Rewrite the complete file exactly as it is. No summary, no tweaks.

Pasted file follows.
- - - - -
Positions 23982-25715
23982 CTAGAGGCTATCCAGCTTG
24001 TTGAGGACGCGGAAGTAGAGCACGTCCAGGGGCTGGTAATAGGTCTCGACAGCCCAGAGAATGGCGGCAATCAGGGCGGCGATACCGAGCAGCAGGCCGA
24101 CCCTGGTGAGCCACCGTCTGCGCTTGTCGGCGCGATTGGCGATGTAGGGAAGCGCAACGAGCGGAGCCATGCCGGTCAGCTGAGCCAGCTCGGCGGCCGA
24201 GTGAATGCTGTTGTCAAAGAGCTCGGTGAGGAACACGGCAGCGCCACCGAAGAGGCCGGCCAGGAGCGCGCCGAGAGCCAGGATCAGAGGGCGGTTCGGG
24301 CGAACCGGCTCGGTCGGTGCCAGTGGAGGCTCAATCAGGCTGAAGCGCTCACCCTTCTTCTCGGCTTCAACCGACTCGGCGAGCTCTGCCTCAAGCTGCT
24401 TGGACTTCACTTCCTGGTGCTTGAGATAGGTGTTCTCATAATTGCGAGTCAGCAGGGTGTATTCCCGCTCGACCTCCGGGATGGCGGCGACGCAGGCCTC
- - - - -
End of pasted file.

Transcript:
Positions 23982-25715
23982 CTAGAGGCTATCCAGCTTG
24001 TTGAGGACGCGGAAGTAGAGCACGTCCAGGGGCTGGTAATAGGTCTCGACAGCCCAGAGAATGGCGGCAATCAGGGCGGCGATACCGAGCAGCAGGCCGA
24101 CCCTGGTGAGCCACCGTCTGCGCTTGTCGGCGCGATTGGCGATGTAGGGAAGCGCAACGAGCGGAGCCATGCCGGTCAGCTGAGCCAGCTCGGCGGCCGA
24201 GTGAATGCTGTTGTCAAAGAGCTCGGTGAGGAACACGGCAGCGCCACCGAAGAGGCCGGCCAGGAGCGCGCCGAGAGCCAGGATCAGAGGGCGGTTCGGG
24301 CGAACCGGCTCGGTCGGTGCCAGTGGAGGCTCAATCAGGCTGAAGCGCTCACCCTTCTTCTCGGCTTCAACCGACTCGGCGAGCTCTGCCTCAAGCTGCT
24401 TGGACTTCACTTCCTGGTGCTTGAGATAGGTGTTCTCATAATTGCGAGTCAGCAGGGTGTATTCCCGCTCGACCTCCGGGATGGCGGCGACGCAGGCCTC